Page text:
By Michael Hurley, CBS Boston
BOSTON (CBS) — Perhaps you have heard this on the local news once or twice, but the Patriots’ quarterback situation? It is not resolved. It is very much tentative, at least as far as we outsiders know.
Sure, it is possible that Bill Belichick and Tom Brady worked out a handshake deal months ago in some darkened maintenance closet at Gillette Stadium, cackling maniacally while picturing the firestorm of hysterics that would ensue if Brady finished the 2019 season without a new contract inked. If that were the case, well, then that’s an outstanding work of performance art, and we should all doff our caps.
Update: That was not the case.
Moooooore likely, though, is the reality that the Patriots are figuring out their plan at the quarterback position, both for 2020 and well beyond. Considering Brady will turn 43 before Week 1, the “well beyond” part really can’t apply to him. He’s stated time and time (and time and time and time) again that he wants to play at least until age 45. (It makes national headlines every time he says that, too, even if he had just said it a week prior. It’s a great system we’ve got here.) Given the way he physically performed last year (physically; not statistically), he may be capable of achieving that goal. He could still move in the pocket, he could still deliver strikes all over the field, and in an offense with a capable tight end, some slightly better blocking in both the run and pass game, and a reliable receiver to get to the sticks and keep drives alive, it’s not at all difficult to envision Brady leading a top-eight or so offense in 2020.
Whether that offense can be in New England or not remains unknown. And even if both the Patriots and Brady decide to keep the party going for another year or two, Belichick is still likely planning for a future without Brady, whenever that may come.
While Jarrett Stidham showed promise in his rookie preseason (61-for-90, 731 yards, 4 TDs, 1 INT, plus 88 rushing yards on 17 attempts), that was the preseason. In one of this two only regular-season appearance, he threw a pick-six and got yanked from the game immediately.
To say that Stidham will be great or will be terrible would be based on very little evidence either way.
So while it is possible that the Patriots loved what they saw from Stidham on the practice field every day this season and thus envision him as the “QB OF THE FUTURE,” it’s equally possible that they were unimpressed and thus may want to look to April’s draft to take another kick at the quarterbacking can.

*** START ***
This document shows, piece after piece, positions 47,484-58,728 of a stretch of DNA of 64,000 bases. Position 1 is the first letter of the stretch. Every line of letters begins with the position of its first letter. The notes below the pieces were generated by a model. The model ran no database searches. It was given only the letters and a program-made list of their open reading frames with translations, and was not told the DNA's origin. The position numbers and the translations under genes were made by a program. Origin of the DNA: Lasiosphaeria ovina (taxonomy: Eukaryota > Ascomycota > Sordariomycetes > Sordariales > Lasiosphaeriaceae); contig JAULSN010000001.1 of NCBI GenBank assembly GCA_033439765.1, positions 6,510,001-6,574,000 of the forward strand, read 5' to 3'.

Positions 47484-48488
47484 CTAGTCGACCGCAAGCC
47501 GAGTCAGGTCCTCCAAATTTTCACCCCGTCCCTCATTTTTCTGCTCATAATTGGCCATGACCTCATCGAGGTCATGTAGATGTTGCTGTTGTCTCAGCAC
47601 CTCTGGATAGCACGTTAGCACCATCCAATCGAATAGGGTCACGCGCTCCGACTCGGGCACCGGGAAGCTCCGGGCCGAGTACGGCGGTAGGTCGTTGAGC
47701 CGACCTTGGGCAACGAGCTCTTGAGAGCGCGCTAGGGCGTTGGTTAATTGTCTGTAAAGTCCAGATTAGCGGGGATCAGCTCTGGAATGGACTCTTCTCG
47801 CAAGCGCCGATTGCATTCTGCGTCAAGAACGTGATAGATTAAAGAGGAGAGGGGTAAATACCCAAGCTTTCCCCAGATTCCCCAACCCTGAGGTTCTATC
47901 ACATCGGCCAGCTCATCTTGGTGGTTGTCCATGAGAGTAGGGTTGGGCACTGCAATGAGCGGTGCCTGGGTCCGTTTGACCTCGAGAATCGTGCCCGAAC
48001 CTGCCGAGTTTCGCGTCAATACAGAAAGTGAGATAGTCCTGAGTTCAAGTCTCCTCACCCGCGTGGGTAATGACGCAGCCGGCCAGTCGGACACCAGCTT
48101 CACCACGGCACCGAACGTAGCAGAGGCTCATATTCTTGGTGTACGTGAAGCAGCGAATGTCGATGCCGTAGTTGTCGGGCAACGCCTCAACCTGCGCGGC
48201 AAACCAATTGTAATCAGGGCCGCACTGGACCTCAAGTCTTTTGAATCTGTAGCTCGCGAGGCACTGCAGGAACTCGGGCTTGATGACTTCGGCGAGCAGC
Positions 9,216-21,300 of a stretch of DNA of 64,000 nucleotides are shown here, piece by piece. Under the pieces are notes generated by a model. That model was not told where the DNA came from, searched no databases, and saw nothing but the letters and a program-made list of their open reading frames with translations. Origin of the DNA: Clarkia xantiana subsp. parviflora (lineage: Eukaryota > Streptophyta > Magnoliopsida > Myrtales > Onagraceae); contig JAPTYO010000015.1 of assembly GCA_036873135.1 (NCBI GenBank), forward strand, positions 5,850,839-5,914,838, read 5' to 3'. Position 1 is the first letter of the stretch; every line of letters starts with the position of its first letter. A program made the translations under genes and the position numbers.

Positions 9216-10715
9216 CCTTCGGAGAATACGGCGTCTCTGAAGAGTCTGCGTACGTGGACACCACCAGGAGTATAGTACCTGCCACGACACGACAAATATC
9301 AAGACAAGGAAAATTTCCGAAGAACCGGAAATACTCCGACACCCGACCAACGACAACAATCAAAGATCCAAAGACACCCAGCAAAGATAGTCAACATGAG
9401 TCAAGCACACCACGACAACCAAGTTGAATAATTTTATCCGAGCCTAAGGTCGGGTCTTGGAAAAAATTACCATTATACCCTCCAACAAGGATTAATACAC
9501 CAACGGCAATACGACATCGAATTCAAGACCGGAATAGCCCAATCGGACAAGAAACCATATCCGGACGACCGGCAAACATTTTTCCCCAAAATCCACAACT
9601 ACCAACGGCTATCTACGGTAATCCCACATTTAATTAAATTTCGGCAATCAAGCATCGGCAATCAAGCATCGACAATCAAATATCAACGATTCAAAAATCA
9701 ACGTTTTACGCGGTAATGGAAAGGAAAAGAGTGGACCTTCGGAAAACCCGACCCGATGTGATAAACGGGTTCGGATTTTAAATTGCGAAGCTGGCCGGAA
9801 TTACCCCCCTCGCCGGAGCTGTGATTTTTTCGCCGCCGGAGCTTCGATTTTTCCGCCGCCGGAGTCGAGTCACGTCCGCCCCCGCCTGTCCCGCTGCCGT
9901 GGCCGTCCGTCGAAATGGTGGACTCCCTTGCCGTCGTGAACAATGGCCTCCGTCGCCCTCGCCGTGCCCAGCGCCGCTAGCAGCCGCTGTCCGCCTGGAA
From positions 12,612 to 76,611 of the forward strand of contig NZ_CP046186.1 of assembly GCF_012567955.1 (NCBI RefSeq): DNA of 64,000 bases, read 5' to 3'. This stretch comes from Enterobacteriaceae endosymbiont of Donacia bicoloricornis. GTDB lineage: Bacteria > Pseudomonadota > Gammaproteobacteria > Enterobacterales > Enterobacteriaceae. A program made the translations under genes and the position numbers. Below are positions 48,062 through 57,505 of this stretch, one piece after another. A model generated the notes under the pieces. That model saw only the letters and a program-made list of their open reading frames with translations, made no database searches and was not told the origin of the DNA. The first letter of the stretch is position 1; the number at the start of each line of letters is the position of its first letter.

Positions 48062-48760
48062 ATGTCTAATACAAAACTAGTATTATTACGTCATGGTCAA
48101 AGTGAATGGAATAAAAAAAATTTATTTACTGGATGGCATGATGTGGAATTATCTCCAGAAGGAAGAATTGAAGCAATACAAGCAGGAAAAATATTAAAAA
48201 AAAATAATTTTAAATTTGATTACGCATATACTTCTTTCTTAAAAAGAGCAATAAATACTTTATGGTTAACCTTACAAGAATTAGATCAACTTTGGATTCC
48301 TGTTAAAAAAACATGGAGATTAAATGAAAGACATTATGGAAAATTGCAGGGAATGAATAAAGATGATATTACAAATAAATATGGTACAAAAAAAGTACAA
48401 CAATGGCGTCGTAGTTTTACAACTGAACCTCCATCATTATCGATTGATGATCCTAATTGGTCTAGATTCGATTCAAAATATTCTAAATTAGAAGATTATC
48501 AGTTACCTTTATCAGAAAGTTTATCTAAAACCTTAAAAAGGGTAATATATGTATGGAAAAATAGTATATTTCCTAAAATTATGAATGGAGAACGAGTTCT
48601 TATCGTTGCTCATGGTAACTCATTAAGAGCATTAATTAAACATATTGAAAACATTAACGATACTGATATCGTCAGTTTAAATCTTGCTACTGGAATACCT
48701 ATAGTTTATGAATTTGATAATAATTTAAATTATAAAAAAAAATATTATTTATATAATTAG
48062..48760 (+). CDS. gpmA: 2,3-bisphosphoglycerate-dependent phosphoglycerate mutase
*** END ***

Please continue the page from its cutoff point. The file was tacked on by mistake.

If they do, here are some options that might be available to them. As a reminder, the Patriots own the 23rd overall pick in the first round, they do not currently own a second-round pick (but they do have Mohamed Sanu!), and they have three picks in the third round.
OUT OF THE QUESTION
Joe Burrow, LSU
Justin Herbert, Oregon
Burrow will be the first overall pick and will summarily get ruined by the Bengals organization. Sad. Herbert is expected to go in the top 10, and while no potential Bill Belichick move on draft day should ever be ruled out … trading up to get into the top 10 to draft a QB should be.
Tua Tagovailoa, Alabama
Tua’s stats are absurd. He threw 87 touchdowns and just 11 interceptions, averaging 10.9 yards per attempt. He also rushed for nine touchdowns, came off the bench to win a national championship game, and finished second in Heisman voting as a sophomore. Had he finished the 2019 season healthy, he’d be a top-five pick.
Alas, he did not. And though the early reports on his hip injury and prognosis are positive, the injury situation could lead to some first-round slippage for Tagovailoa, who’s dealt with ankle injuries in consecutive seasons. (He also might still go in the top five anyway.)
If he were to be available in the teens and the Patriots were interested, they could package their first-round pick with one of their thirds to move up a few spots and select him.
Considering the Bill Belichick-Nick Saban bromance, the Patriots’ head coach would be making an informed decision if he made that move. It would also add quite a bit of spice to the Patriots’ offseason, as Tua’s hip injury would likely leave him in a position to be unable to play NFL football this spring and summer, so he could be a perfect candidate to sit and learn for a year, either as a backup or on IR.
(One more unknown on Tua: He’s a lefty. The NFL has gradually gotten rid of left-handed passers, with Kellen Moore and Tim Tebow the last lefties to throw in the NFL. If ever there was a case to restart the lefty movement, it would be with a healthy Tua.)
GUYS YOU DEFINITELY KNOW
Jake Fromm, Georgia
Jalen Hurts, Oklahoma
Even the most casual college football watcher is familiar with the work of these two, as both have appeared in the College Football Playoff in recent years.
Hurts, who of course lost his job to Tagovailoa before transferring to Oklahoma, is an interesting prospect. He made the most of his Oklahoma opportunity, throwing 32 touchdowns with eight picks while rushing for almost 1,300 yards and 20 touchdowns in his 14 games. He also caught a touchdown for good measure. That is a lot of touchdowns. Though his accuracy wasn’t particularly great at Alabama, he completed 69.7 percent of his passes last year.